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Tuesday, May 20th 2014, 4:44pm

Possible to design to avoid winter blow-out?

I might be going about this all wrong, I don't know.

Hello. Every fall I pay to get my system blown out, and every spring there's some damage... usually a cracked elbow somewhere. This year, the damage is quite extensive. I had to tear out my whole manifold because of poor access, because of a cracked fitting between two valves. After fixing that, I find out there's a line broken somewhere in the yard. I don't know if its a poorly designed/built system or if the blow-out guy just has no clue what he's doing... but anyway, this year I'm planning on an extensive overhaul of my landscaping anyway so I may as well re-do the irrigation. I was seeing SprinKler Warehouse's "Automatic Drains" section and wondering if its possible to use those to avoid having the system blown out at all? Or is it for something else? Thanks.


Supreme Member

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Location: Metro NYC


Wednesday, May 21st 2014, 6:42am

Replace the system shutoff valve. Yours is probably leaking when it's shut off, and the water gets into the system and breaks things when it freezes. The plumbing should be configured so that an open drain can let this leaking water drip out of the plumbing, before it can get into places where it will damage the system when it freezes.


Wednesday, May 21st 2014, 6:24pm

I appreciate the response.

Tell me... am I asking too much of the new fancy "smart" digital water meter then? Because from time to time I'll check it to tell me if there are any leaks. I do that by ensuring nothing is (deliberately) running, then I activate the meter (you shine a flashlight at the sensor so the display turns on) and it shows me that the flow is 0.000000 cubic meters per minute. So for it to not detect a leaky shut off valve, the flow would have to be extremely minimal, or its just not as sensitive as it appears (6 decimal places... let's see, that's 1/1000th of a litre in a minute).

And now that I think about it... it would have to be two faulty shut-off valves.

Its plumbed like this: we're in Canada so the pipe comes in from the ground beneath the house. I have a main shut off there. It then goes to the mechanical room where there's another shut off just before the meter. From the meter it branches with one going to the PRV and then the rest of the house while the other goes to the double check valve. After the check valve is the first irrigation shut off and then it goes about 15 feet and exits the building. Immediately outside there is another irrigation shut off. From there it goes to the valve box, etc.

Both shut offs are closed for the winter (inside first, then system blown out, then outside is shut)

I've been reading on and making my way through that trove of info. I'm learning that there are a million ways these systems are designed. From what I'm reading (there and here), it seems rather unusual for the check valve to be inside the house? It also seems rather unusual to have two shut offs, right?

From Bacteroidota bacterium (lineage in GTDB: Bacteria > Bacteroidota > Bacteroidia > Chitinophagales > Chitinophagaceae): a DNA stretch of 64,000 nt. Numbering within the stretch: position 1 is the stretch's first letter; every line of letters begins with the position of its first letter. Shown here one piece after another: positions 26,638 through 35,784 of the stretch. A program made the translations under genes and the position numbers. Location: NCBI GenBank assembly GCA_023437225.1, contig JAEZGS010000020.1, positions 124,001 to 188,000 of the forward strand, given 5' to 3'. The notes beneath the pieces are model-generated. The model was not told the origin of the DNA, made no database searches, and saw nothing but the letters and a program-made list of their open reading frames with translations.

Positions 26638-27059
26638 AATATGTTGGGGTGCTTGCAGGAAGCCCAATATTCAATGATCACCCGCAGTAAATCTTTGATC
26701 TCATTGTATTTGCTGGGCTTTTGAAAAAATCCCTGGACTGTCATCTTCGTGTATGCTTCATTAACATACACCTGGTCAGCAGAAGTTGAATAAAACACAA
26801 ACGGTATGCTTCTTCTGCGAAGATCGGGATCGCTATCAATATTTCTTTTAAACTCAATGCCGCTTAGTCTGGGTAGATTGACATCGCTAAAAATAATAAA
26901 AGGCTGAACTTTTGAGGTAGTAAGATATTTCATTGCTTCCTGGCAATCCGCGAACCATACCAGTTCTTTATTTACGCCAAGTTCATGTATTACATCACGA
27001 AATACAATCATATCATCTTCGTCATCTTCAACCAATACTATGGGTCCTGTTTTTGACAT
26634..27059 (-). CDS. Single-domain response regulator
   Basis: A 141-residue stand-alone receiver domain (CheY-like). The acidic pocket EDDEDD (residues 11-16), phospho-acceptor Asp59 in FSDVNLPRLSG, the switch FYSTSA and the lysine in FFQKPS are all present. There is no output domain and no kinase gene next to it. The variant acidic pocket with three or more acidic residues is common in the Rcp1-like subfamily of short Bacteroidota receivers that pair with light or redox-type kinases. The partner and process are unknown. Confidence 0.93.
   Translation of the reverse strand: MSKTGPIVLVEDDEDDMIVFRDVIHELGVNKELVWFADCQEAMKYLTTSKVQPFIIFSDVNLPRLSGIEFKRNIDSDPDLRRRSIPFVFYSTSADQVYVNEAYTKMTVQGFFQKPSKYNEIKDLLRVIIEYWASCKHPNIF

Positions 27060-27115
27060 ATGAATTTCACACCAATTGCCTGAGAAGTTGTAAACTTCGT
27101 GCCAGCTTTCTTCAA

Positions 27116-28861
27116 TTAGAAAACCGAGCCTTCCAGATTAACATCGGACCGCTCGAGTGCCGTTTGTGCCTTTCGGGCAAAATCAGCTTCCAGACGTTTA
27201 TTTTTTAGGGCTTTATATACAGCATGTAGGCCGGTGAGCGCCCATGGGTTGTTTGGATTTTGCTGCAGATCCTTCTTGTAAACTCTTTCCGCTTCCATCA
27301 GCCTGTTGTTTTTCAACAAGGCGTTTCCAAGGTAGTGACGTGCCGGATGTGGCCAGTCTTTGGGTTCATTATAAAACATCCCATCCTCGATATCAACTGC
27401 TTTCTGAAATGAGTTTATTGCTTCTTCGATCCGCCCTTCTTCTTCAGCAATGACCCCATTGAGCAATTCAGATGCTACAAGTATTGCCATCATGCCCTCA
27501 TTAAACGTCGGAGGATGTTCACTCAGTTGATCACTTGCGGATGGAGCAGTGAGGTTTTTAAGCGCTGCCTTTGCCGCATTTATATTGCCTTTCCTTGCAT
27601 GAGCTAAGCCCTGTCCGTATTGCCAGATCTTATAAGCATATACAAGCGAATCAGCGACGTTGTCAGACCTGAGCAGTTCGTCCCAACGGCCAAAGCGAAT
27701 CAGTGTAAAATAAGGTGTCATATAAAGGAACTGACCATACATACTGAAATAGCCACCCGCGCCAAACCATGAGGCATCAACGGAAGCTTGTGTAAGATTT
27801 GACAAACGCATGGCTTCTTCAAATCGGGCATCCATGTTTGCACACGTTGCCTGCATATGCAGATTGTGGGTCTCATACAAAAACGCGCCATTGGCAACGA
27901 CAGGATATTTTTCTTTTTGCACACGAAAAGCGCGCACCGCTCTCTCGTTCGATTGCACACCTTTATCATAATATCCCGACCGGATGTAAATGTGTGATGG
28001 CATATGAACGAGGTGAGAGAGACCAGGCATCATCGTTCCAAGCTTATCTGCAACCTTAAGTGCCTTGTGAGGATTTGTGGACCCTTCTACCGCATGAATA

Supreme Member

Posts: 5,279

Location: Metro NYC


Thursday, May 22nd 2014, 5:02am

Until you have a low-point drain valve in the sprinkler system supply line, downstream of the system shut-off valve, you are only guessing. Install that drain valve, and you will have visual evidence, and real protection against water getting into the outdoor sprinkler plumbing.


Thursday, May 22nd 2014, 10:54am

I don't know what you mean. I think you mean to install this drain inside (so it doesn't freeze) at the lowest point on the line after the shut-off... but I'm not sure how that would give me any "visual evidence" for two reasons: First, the low point is inside a wall, presumably immediately before it exits the building. I can't tell exactly, but it appears to grade down as far as I can see, and I think the exterior pipe is a foot or two lower than the interior one... but I can only see the pipe for the short section that is in the mechanical room. It disappears into the bedroom wall before getting outside. Second, even if I could have access to the pipe at the low point, of course I'd want to plumb it to a drain, right? So I still am not clear how that would provide any visual evidence.

So I must be missing your suggestion.


Supreme Member

Posts: 5,279

Location: Metro NYC


Thursday, May 22nd 2014, 1:23pm

Maybe you need to post some photos. If your plumbing exits the house foundation below grade, it would make sense to cut in a drain on the inside plumbing, where you can see right away if there's a drip through the shutoff valve. The whole idea is to make it physically impossible for leaking water to get into the outside plumbing.

Should it happen that the supply exits the house above grade (and I'm guessing that it doesn't), then you could place a drain on the outside plumbing.

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